This research is a review of the use and efficacy of functional neuroimaging in the evaluation and diagnosis of patients with schizophrenia and ways there can aid in the development of new therapeutic agents.
Neurotransmitters like dopamine and glutamate play an important role in the pathophysiology of schizophrenia. The mechanism by which these neurotransmitters are affected in schizophrenia can be assessed with imaging techniques such as positron emission tomography (PET), single photon emission tomography (SPET) and magnetic resonance spectroscopy (MRS).
Tyrosine is an amino acid and a substrate needed in the synthesis of dopamine. In the terminal vesicles of nerve cells, dopamine is secreted into the pre-synaptic membrane. It then binds to dopamine (D) receptors. In schizophrenia, dopamine production released at the terminal end plate is increases while dopamine (D2) receptors level is normal or may be slightly elevated. GABA is an inhibitory neurotransmitter produced by brain neurones. GABAergic neurons expressing NMDA receptors are functionally inactive in schizophrenia with a resultant reduction in the amount of GABA neurotransmitter released. This results in an increase neuronal activity with subsequent release of glutamine which acts on non-NMDA (AMPA) glutamine receptors. These abnormalities are investigated using functional Neuroimaging techniques.
[wp_ad_camp_4]With better understanding of neurotransmitters and with the evolution of better investigating techniques, brain receptor availability, enzyme activities and drug receptor interaction can be studied effectively. In PET and SPET, radiotracer is administered to the patient and the radioisotope then binds to a specific receptor in the brain. Positron and a single photon are emitted in PET and SPET respectively. The patient is positioned surrounding by radioisotope scanner which detects the photon leading to a construction of an image of the brain showing the distribution of the tracers. This indirectly shows the activities and presence of receptors and neurotransmitters in the brain.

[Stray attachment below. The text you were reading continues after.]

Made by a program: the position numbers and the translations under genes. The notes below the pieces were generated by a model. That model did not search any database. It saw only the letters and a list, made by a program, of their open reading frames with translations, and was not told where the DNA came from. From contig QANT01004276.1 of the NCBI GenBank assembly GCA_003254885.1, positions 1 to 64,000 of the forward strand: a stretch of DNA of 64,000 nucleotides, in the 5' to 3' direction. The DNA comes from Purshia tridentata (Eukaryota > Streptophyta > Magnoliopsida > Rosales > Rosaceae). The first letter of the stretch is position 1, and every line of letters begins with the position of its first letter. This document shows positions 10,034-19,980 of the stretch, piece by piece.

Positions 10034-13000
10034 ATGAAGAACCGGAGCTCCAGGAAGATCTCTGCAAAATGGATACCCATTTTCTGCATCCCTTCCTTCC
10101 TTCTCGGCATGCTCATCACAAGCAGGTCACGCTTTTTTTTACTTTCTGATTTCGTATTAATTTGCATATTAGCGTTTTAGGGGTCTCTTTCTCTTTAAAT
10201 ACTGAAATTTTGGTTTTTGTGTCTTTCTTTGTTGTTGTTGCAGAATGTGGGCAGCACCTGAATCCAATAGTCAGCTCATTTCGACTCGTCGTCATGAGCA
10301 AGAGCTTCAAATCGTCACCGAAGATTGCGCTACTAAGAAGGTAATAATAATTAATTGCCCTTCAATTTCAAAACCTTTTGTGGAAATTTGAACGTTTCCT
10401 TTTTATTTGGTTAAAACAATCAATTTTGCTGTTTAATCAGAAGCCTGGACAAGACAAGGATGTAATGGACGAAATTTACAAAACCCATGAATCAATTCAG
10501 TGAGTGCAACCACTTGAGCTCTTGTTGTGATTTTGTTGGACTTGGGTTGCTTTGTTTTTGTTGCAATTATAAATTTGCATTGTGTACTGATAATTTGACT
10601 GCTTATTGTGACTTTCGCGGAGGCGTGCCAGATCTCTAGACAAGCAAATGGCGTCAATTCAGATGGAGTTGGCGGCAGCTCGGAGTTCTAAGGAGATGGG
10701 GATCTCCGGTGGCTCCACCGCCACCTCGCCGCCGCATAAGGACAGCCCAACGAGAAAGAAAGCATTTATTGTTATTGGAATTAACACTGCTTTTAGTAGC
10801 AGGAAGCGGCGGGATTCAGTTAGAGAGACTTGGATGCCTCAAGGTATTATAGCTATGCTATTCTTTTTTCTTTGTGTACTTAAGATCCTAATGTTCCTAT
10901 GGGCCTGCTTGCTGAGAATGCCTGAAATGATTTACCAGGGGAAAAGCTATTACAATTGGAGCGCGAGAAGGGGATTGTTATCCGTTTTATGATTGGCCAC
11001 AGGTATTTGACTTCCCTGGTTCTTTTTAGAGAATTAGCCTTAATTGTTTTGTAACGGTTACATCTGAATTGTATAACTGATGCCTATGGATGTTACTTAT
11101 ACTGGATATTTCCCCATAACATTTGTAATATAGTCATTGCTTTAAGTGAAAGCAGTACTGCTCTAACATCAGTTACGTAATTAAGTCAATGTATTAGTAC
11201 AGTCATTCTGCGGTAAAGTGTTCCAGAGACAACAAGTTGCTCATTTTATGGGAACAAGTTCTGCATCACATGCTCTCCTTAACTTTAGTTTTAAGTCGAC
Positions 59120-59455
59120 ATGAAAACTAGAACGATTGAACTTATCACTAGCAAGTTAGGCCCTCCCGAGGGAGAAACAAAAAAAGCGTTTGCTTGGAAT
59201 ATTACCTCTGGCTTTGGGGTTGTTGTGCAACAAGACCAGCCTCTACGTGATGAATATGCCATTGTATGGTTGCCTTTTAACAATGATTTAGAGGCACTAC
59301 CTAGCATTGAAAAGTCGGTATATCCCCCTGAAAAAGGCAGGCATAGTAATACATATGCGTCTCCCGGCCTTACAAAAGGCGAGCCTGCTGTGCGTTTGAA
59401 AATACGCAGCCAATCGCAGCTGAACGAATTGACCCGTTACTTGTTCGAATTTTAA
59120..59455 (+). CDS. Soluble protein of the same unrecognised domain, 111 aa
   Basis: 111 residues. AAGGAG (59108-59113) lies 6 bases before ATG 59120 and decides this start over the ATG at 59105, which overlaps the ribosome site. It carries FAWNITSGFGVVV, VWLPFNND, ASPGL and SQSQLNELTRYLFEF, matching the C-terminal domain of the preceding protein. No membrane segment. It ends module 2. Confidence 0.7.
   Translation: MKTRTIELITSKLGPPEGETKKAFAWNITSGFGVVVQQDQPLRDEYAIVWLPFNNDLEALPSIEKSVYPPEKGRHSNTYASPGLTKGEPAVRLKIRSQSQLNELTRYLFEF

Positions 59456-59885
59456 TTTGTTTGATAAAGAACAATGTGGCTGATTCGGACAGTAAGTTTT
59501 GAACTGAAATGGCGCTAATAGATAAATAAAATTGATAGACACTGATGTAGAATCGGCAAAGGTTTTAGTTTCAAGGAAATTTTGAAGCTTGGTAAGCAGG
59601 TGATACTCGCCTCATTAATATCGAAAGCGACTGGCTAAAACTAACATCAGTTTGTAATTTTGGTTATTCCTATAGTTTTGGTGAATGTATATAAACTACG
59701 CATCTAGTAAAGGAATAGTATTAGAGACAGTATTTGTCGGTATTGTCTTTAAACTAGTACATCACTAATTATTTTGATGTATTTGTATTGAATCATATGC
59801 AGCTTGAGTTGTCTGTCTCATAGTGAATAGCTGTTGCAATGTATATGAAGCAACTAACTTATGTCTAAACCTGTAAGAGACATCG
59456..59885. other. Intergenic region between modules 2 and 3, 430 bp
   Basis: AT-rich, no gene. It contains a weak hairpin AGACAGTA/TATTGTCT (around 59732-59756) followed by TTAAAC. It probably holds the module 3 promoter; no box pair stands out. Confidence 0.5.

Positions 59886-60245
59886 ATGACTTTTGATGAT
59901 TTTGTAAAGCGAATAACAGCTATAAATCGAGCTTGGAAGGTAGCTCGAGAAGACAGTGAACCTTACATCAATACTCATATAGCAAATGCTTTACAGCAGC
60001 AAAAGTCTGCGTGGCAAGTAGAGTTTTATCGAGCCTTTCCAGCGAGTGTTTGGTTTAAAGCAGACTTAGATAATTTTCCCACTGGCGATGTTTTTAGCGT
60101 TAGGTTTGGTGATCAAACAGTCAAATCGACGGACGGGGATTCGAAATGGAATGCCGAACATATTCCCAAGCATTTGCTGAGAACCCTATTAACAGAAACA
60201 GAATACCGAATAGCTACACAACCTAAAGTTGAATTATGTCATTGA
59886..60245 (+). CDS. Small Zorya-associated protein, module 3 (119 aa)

Clozapine is the most effective antipsychotic drug used in the treatment of schizophrenia. It acts by stimulating D1, D2, muscarinic M1 and M4 receptors with an antagonistic effect on serotonin 5-HT2A receptors. Clozapine when administered shows a reduced level of striatal D2 drug-receptor binding which accounts for a lower incidence in extra-pyramidal side effect when compared to other antipsychotics.
Mutations in genes like DISC1, dysbindin and neuregulin are implicated in the aetiology of schizophrenia. Recent studies show that DISC1 influences hippocampal function while neuregulin has effects on the prefrontal activities. Newer treatment for schizophrenia can be designed to target the affected genes.
Patients with schizophrenia will benefit from the administration of more than one drug because of the extensive neurochemical, neurocognitive and neuropathology changes associated with this disorder. The use of multiple therapeutic will have a disease modifying effect.
Functional Neuroimaging technique is invaluable in the management of schizophrenia. There are helpful in establishing diagnosis in some cases of schizophrenia with additional benefits of predicting patients that may succumb to the disease in future and in the development of newer and more effective drugs.
However, because of the heterogeneous nature of this disorder, these imaging techniques may not be able in detecting all patients with the disease because of variability in symptom complex. Some disease conditions share similar symptoms with schizophrenia and all schizophrenic patients do not exhibit similar symptoms.
As such, more research is needed in the development of newer imaging technique that is specific and sensitive to the neurochemical changes in the brain associated with schizophrenia. Also, the research should not be limited to dopamine only but to other neurotransmitters especially those involved in glutamine pathway. This will in understanding the pathophysiology of the disease and in the development of newer and more effective drugs.
You have just read a summary of the research paper: McGuire, Philip, et al. “Functional neuroimaging in schizophrenia: diagnosis and drug discovery.” Trends in pharmacological sciences 29.2 (2008): 91-98.